• ruby crowhurst

VALENTINE - SNAIL MAIL ALBUM REVIEW




RATING: 8.5


If you're well and truly embracing sad girl autumn, then Snail Mail's sophomore album Valentine is the album full of yearning and lost love that you need to be listening to.


Since her debut album, Lush (2018) Lindsey Jordan, the singer-guitarist behind Snail Mail, has been an upcoming indie star to keep an eye on, and this album has not just elevated her sound but has also shown her as a true songwriting force to be reckoned with.


Jordan, much like a lot of people over the pandemic, took a solid look inside herself and how it really feels to be in the position she is now, with so many eyes now focused on her. However, rather than the introspective look at the self that most artists took to, Jordan has done a similar thing but with a focus on a relationship that left her grief-stricken.


On 'Valentine' there is absolutely nowhere to hide, the lyrics are in your face and are accompanied by dynamic instrumentals, with specific focus on the guitar that Jordan is well known for playing. The lyrical content is brutal and raw, and with the distinct change in Jordan's voice since her previous album, it really feels like Jordan basically stepped into the studio after every moment of heartbreak and just pushed those emotions straight into the recording of each song.


The lead single and title track from the album completely encompass its spirit, with it telling the story of Jordan being hopelessly still in love with someone who has changed their mind, summarised in the line repeated ritualistically throughout the song "So why'd you wanna erase me, darling valentine? You always know where to find me when you change your mind". The song begins as a slow-moving synth-driven borderline ballad, but as it moves into the chorus and later half of the song it builds into anthemic indie-rock that shows Snail Mail as their best.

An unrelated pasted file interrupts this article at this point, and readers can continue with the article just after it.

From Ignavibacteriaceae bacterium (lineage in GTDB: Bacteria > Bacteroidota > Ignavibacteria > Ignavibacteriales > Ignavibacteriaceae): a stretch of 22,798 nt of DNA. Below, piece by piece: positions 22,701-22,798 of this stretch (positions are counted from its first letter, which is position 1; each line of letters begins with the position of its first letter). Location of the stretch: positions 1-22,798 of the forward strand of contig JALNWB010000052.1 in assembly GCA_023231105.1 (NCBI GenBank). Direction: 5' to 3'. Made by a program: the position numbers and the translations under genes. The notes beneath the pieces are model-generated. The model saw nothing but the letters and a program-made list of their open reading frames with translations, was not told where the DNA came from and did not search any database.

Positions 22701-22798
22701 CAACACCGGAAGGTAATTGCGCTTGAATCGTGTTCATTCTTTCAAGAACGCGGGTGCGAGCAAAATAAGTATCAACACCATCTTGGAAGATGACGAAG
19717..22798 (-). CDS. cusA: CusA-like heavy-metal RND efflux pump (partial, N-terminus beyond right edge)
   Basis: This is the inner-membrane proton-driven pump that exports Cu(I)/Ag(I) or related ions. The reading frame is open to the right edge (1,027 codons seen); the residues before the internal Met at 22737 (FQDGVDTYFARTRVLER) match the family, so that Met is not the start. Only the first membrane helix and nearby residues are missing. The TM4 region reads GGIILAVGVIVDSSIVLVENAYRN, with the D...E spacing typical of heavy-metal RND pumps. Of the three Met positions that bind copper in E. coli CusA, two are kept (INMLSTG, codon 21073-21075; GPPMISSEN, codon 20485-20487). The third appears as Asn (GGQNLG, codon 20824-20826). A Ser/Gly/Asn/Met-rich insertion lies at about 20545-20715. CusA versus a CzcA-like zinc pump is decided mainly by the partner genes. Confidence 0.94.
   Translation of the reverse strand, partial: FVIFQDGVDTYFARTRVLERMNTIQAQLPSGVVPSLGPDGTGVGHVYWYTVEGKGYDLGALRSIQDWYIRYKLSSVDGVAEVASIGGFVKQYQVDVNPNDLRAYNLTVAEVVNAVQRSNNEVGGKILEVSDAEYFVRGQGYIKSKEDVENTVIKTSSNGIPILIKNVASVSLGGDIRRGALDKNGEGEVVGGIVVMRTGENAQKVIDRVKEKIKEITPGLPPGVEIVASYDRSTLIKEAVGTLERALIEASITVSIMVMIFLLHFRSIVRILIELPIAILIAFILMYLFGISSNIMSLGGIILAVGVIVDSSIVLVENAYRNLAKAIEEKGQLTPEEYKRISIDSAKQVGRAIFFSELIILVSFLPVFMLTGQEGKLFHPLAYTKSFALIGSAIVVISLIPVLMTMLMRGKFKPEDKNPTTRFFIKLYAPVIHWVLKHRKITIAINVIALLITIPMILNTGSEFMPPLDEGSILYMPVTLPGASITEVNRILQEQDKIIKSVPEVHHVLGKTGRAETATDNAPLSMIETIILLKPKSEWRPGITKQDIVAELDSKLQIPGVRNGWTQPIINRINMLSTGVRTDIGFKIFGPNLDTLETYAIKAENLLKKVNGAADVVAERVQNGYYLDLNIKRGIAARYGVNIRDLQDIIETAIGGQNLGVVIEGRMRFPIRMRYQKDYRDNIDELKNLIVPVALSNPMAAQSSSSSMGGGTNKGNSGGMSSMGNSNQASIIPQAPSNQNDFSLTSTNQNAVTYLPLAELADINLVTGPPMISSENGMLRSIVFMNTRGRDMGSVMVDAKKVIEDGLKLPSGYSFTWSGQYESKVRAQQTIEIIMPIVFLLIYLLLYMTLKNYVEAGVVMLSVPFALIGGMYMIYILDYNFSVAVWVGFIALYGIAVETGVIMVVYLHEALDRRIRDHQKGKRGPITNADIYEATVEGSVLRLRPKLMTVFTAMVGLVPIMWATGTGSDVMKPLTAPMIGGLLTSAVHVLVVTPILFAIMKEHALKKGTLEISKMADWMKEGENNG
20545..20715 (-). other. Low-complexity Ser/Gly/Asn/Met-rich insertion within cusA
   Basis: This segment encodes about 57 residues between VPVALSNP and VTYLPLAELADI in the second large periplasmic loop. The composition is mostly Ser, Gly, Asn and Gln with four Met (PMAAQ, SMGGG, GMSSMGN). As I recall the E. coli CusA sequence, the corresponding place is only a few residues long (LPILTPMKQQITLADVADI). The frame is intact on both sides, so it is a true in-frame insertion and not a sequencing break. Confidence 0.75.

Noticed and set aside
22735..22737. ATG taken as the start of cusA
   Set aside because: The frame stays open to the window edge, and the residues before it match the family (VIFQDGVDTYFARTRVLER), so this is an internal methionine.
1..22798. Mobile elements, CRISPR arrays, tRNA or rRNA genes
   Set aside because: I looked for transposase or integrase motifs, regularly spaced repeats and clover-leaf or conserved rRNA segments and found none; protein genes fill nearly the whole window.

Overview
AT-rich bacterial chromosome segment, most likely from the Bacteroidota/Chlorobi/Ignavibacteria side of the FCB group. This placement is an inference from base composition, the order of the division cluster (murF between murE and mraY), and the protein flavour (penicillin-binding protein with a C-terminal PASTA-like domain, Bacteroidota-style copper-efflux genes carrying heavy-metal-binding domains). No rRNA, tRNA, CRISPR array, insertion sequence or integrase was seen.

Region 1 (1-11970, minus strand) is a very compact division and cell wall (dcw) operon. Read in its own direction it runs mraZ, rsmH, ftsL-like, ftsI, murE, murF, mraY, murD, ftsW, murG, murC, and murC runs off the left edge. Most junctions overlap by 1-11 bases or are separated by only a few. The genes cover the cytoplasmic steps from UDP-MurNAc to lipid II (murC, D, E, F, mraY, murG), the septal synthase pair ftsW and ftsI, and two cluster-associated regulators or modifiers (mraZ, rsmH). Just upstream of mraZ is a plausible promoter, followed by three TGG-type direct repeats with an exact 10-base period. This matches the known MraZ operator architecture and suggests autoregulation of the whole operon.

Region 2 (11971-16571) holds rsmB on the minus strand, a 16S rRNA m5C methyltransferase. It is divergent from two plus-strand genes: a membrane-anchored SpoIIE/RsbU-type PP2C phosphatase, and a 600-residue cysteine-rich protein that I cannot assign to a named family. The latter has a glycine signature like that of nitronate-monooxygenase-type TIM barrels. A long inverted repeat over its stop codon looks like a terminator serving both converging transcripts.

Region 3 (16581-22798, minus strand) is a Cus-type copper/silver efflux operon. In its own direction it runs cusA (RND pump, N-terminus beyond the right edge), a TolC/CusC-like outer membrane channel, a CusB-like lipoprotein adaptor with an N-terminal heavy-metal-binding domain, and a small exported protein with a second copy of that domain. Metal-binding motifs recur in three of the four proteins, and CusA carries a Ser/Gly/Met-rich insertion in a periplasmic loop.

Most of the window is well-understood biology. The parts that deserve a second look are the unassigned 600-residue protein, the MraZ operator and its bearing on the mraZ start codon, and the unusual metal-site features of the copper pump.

Every song on the album appears to lead back to the devastating heartbreak that inspired its creation, even if it seems it's going in another direction. 'c. et. al.' from its first verse looks to be a set of general internal musings from Jordan's mind, bit by the end of the song it's calling back to the relationship that left her emotionally shattered "Feels like I'm losin' my mind, baby blue / But I'd leave it behind if you wanted me to'"


Throughout Valentine, the emotional turmoil drives Jordan's vocals to their limits, especially with their new deeper, and hoarser tone. However, they're never unpleasant, but simply uncomfortable enough to really emphasise the grit of the tracks being performed.


Overall, Valentine is a complete success from Snail Mail. The power behind every minute of this short album is overwhelming, and the world-building lyricism allows you to feel as if you're right there living Jordan's life with her. Having this impressive of an album so early into a career is difficult to do, but if Snail Mail continues with this kind of music and gets the kind of critical reception they are with Valentine, then they're in for a long and healthy career.